I went to Tom Brevoort’s panel and suggested an Avengers Forever by you with the advert “Bendis Never Happened!” That got a laugh, but hopefully I planted a seed. 😉
By the way, loved Silver Agent and ASM Annual 37! Having another Untold was great! More please!
No current plans for either more Untold Tales of Spider-Man or an Avengers Forever by me, Shawn, but I guess you never know. Both would be fun projects, but at least for now I’m up to my gills in other work.
And Baltimore’s a great show. I’m not doing as many shows as I used to—I’d rather stay home and spend time with my family and with my deadlines—but I’d love to be back someday.

I get most of my comics bound into big books, and am about to bind my second Astro City book. I was wondering if you had any suggestion of order or should I just go by date is was released. What order would you do a table of contents as?
Here are the series I am binding together.
Local Heroes
#1 (Supersonic)
Visitor’s Guide
Flip Book
Dark Age Book 1
Dark Age Book 2
Samaritan Special
Beautie Special
Dark Age Book 3
Dark Age Book 4
Silver Agent

It’s your book, Robin, so it’s entirely up to you. I’d be tempted to get all the Dark Age material together in one clump, rather than have the character specials in-between, but if you’re doing everything else chronologically, I can see why you might not want to do that. I will point out, though, that the Samaritan Special came out between Dark Age Books 1 and 2, not between 2 and 3. [And I’m embarrassed to admit I can’t remember when the Visitor’s Guide came out.
Anyone got any suggestions for how Robin should arrange the books? Feel free to make any suggestions on the Message Board.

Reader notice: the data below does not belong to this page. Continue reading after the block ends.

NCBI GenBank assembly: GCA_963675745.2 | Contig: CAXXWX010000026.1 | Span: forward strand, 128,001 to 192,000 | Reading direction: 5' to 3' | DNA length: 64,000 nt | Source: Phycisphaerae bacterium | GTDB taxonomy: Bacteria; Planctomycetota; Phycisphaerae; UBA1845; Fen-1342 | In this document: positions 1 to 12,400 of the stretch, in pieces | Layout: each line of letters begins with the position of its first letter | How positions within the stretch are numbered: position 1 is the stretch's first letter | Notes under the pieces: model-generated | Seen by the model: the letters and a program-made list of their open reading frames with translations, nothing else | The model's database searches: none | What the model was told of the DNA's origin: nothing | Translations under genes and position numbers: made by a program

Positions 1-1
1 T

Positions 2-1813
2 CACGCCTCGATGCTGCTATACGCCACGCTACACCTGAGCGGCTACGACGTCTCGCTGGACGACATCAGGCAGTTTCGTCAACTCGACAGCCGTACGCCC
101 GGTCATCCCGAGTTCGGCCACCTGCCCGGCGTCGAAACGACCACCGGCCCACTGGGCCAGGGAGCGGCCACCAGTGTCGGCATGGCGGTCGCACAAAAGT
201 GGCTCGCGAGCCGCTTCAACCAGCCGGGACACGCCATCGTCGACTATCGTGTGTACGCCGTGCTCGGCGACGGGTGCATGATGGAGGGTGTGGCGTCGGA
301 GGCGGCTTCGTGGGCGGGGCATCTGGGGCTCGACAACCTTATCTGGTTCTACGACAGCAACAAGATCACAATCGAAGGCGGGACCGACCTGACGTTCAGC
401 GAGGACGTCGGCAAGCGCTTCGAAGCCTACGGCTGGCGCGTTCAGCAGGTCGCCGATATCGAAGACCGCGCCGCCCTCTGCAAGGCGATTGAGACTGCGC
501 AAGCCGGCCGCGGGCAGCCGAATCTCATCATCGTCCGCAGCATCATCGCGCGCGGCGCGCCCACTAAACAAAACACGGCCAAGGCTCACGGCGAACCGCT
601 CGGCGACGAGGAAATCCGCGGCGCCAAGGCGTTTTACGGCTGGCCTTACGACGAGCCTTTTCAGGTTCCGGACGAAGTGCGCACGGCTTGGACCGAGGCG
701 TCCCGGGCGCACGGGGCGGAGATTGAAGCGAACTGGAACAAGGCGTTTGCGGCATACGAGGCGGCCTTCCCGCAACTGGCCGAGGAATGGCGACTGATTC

Through the Mail Slot


Ahh, five hours of fitful sleep interspersed with bouts of uncontrollable, painful coughing. Just what a fellow needs to meet the day. Well, as long as my brain’s foggy and concentration ain’t happening, let me guzzle herbal tea, slurp delicious homemade soup, go through several tissue boxes and answer the blog mail.
From MARK:

Do you have any memories of Uncle Elvis at the Dream Factory or in letter hacking in general?
I don’t think I ever met “Uncle” Elvis Orten, Mark. I’ve heard he worked at the Dream Factory, which for years was my local comics shop and a favorite hangout, run by the gregarious and enthusiastic Mike Raub. The Dream Factory was also where Ann was working when we got engaged—we’d known each other in college, and she’d gone to work for Mike when she was back home in Connecticut, and I’d drive up to the Dream Factory on Friday nights to get the week’s comics and meet up with Ann, and after closing up she’d drive back to her parents’ house, switch over to my car and we’d go out to dinner or to the movies or something.